Meenakshi and Nalini arrived some time later to find their worst fears realised.   Incredibly, the ward staff then expected Annette to take Michael's body away with her.   Her nightmare continued as she had to write out a pleading letter to arrogant hospital staff to have the body stored in the mortuary.   Meenakshi was a tower of strength in helping Annette get through this impossible situation.   After this, there was nothing more that she could do except return to the hotel, accompanied by Nalini, to await the arrival of Chris and Peter.   They had received the dreaded news whilst still on their way to India.   They finally reached the hotel together late that night to a tearful reunion with Annette   The family were now faced with the impossibly difficult task of coming to terms with the unbelievable loss that had come upon them so suddenly, barely four days after first hearing of his illness.   But at least they were now together, and Peter's then partner Kristina joined them the next day.

Three days passed in an unreal blur of pain and grief before the family were able to fly back to Sydney.   In that time, they viewed Michael's body at the mortuary, visited his ashram, had more frustrating dealings with the hospital staff, and had to arrange for the embalming and repatriation of the body.   The fact that the next two days were major public holidays (celebrating the Diwali festival)  and that the telephones were largely inoperative due to a strike made things even more difficult.   Eventually, with continued support from the ashram, the Australian High Commission and Michael's travel insurers, everything was done and the family were able to leave.


The news of Michael's sudden and totally unexpected death hit everyone like a bombshell.   Peter contacted those of Michael's travelling friends whose addresses were in his email account.   Friends and relatives rallied in wonderful support for the family as preparations were now made for a celebration ceremony.   Michael's body arrived back in Australia, and his parents had a final session with him at the funeral directors' chapel.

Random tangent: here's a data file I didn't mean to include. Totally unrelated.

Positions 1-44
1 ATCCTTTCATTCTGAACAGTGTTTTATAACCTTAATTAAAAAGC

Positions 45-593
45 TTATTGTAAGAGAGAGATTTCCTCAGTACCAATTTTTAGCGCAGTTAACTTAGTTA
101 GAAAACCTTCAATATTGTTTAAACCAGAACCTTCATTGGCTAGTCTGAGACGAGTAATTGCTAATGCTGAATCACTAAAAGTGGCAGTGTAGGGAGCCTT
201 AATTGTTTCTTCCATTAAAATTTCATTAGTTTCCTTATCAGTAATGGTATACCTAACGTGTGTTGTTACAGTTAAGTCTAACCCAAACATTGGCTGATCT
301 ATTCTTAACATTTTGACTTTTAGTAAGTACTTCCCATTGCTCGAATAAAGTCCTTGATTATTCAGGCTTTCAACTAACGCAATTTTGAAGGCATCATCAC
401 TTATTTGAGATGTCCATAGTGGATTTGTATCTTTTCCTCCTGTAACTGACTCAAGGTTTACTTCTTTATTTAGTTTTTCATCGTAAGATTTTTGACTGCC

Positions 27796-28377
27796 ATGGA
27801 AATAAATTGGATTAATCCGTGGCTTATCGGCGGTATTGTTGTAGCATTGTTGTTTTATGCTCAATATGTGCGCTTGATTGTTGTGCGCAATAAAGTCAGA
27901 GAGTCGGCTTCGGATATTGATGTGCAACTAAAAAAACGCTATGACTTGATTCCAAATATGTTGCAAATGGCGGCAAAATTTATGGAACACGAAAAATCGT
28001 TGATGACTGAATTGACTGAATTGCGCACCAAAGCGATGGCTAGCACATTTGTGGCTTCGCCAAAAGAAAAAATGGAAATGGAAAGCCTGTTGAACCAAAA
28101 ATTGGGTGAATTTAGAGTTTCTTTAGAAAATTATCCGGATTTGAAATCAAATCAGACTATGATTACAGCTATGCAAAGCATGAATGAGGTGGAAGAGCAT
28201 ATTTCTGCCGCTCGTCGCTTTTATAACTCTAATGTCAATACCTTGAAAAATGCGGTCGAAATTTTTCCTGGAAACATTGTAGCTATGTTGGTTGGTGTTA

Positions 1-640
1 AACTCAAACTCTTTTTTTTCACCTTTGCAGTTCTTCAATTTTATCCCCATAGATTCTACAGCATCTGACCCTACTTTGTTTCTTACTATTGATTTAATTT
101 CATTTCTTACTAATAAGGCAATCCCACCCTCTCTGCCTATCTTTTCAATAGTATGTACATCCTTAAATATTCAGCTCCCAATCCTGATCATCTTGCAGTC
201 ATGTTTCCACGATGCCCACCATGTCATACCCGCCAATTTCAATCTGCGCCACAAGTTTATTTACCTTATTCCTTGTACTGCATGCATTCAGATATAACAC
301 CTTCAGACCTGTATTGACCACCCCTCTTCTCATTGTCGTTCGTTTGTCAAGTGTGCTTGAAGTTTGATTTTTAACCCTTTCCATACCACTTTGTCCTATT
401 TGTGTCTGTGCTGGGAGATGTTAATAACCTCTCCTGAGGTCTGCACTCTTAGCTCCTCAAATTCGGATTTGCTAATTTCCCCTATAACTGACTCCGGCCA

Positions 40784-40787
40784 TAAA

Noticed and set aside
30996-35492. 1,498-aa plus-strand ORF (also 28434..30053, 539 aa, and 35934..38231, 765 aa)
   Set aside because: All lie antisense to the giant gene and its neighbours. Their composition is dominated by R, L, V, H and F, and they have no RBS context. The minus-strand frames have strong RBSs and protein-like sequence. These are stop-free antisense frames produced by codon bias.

The celebration ceremony was held on 15 November at Palmdale Crematorium at Ourimbah, NSW, in a beautiful parkland setting..  There is unintended symbolism here in that this is midway between Sydney, where Michael was born and grew up, and Newcastle, where he first explored the worlds of Buddhism and yoga while at university.   An epitah for Michael was chosen from a copy of the Bhagavad-Gita which was among his final possessions:

"Who cares to seek
                For that perfect freedom?
                One man, perhaps,
                In many thousands

                Then tell me how many
                Of those who seek freedom
                Shall know the total
                Truth of my being?
                Perhaps one only".

The ceremony was a beautiful occasion, with many elements of Michael's yoga lifestyle incorporated.   It was well attended by relatives and old friends from Sydney.   Murali represented the ashram.   The emphasis was on celebrating his wonderfully free spirit, his sense of adventure, his love of life, and his compassion towards others.   There were many tributes, both spoken in person and read out from emails from those of his travelling friends who had received the news in time.   Many more email messages arrived later.   These tributes are shown on a separate page of this website.  (Click
here to view these).